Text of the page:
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Supreme Court Rules On Loan Processing Fees

Supreme Court Rules On Loan Processing FeesSupreme Court Rules On Loan Processing Fees

In a decision that will have a significant effect on the fees that consumers pay in real estate transactions, the U.S. Supreme Court has ruled that unearned fees charged by lenders and other service providers do not violate federal law as long as they are not split with anyone else. The court’s unanimous decision effectively re-opens the door to controversial administrative fees levied by real estate brokers, and could encourage the practice of marking up fees by mortgage lenders, escrow officers and others that had been banned by federal regulators for the last decade.
The ruling also represents a defeat for the Justice Department and Department of Housing and Urban Development –both of which had argued that charging unearned fees is illegal –and may be a shot across the bow of the new Consumer Financial Protection Bureau, which inherited the task of policing mortgage and settlement abuses from HUD. Recently the U.S. Supreme Court ruled favorably on a case involving unearned fees under the Real Estate Settlement Procedures Act (RESPA). While the ruling was about mortgage lending, it has direct implications for real estate brokerages and the transparency of settlement service fees.
Freeman v. Quicken Loans, IncIn Freeman v. Quicken Loans, Inc., the Supreme Court held that there is a violation of RESPA only when a settlement service fee is shared, or split, with a third party. It all started when three married couples received mortgage loans from Quicken Loans. The couples filed three separate law suits against Quicken, contending that Quicken had charged fees for which no services were provided and therefore the fees violated RESPA. One such charge was labeled a “loan processing fee” and another charge was called a “loan discount fee.” It was alleged Quicken had not provided a discount in exchange for those fees.
The three couples relied on a 2001 policy statement issued by U.S. Housing and Urban Development, or HUD, that interpreted RESPA to prohibit the collection of unearned fees in real estate settlement services even when the charges are not shared with a third party. They argued that any of Quicken’s charges that didn’t relate directly to service provided were a violation of RESPA, regardless of whether the fees were shared with another party.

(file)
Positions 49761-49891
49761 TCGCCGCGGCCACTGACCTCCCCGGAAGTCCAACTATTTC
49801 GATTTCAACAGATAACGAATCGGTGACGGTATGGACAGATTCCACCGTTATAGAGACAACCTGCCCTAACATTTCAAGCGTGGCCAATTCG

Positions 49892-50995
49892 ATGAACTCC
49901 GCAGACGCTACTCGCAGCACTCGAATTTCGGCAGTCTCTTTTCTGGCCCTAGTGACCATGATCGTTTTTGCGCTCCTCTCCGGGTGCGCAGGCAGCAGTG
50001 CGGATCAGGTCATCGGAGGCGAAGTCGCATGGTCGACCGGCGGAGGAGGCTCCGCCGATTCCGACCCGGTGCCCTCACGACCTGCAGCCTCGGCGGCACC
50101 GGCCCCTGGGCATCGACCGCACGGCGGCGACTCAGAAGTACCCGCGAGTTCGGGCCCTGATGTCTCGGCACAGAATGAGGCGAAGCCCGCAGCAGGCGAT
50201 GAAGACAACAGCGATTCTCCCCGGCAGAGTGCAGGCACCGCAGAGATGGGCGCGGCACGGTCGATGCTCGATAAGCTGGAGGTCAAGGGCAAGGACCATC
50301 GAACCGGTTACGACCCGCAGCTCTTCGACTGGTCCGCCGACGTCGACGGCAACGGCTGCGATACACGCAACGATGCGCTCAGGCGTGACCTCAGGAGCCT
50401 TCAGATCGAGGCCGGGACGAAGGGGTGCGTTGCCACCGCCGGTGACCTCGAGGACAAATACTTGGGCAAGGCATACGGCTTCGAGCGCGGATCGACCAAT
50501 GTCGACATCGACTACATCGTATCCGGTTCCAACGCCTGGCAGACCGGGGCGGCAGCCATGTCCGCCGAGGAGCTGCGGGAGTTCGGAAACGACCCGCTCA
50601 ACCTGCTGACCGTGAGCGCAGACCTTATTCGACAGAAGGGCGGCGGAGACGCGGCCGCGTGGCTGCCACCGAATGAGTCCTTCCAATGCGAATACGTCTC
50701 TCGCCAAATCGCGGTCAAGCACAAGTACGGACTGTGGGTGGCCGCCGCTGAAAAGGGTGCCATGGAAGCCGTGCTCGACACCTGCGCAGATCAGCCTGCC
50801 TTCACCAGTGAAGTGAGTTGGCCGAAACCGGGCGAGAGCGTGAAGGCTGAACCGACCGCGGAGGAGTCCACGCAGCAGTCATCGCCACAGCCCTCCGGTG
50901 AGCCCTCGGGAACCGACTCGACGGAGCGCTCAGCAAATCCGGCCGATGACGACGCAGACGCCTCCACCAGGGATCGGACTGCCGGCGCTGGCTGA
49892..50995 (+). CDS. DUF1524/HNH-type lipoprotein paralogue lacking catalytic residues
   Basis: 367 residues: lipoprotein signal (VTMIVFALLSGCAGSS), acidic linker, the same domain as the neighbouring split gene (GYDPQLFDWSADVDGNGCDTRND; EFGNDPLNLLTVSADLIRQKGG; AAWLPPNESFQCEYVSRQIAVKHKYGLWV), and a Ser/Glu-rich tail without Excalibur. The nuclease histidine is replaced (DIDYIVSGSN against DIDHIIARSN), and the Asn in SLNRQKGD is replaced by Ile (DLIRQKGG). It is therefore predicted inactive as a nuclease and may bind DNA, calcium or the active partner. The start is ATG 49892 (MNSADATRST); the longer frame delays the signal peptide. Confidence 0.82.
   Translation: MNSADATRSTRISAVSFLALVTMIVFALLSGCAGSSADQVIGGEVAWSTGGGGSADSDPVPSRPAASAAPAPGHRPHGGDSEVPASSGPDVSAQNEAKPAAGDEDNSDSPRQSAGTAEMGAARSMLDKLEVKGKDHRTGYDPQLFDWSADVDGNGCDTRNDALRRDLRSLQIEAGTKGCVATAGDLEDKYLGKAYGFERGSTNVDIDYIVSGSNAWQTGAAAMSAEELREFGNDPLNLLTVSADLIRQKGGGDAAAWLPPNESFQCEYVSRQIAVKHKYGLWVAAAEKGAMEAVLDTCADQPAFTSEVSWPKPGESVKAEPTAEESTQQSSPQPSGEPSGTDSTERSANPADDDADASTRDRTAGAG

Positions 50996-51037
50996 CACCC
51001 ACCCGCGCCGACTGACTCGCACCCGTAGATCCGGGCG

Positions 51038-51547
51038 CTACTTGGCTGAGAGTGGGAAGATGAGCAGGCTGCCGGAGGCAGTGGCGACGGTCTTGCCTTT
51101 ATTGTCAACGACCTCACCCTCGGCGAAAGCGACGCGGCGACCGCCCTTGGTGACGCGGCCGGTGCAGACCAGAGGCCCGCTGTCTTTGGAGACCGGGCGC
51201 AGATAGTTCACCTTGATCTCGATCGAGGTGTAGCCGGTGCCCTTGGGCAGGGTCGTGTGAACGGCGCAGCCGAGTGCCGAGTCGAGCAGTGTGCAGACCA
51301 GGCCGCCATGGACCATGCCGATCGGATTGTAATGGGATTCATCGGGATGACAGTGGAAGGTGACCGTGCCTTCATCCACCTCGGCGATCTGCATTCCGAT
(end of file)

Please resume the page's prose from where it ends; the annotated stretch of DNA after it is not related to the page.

Quicken argued that it had not violated RESPA, since it did not split any fees with a third party. The couples’ lawsuits were consolidated and went to federal circuit court. This court ruled in favor of Quicken. Then the couples appealed, and the casewent to the Supreme Court.
Supreme CourtThe Supreme Court easily recognized that HUD’s own policy statement was inconsistent with the plain language of the statute. In other words, HUD was interpreting the statute to mean that a fee split with a third party doesn’t need to take place in order for a RESPA violation to have occurred when, in fact, the statute itself states that a RESPA violation involves a fee split.
In addition, prior to the Supreme Court’s ruling, federal circuit courts throughout the country differed in what they considered a RESPA violation. Some agreed with HUD’s policy statement prohibiting any unearned fees, while others required a third party fee split for a RESPA violation to occur. Fortunately, the Supreme Court resolved this difference.
What does this decision mean for real estate brokerages? Because of the unanimous Supreme Court ruling, administrative fees charged by a brokerage in addition to a percentage-based commission do not violate RESPA unless the broker splits it and pays a portion of it to a third party outside of the brokerage firm who provides no services in exchange for the fee. This most recent Supreme Court ruling brings needed clarity to RESPA’s intent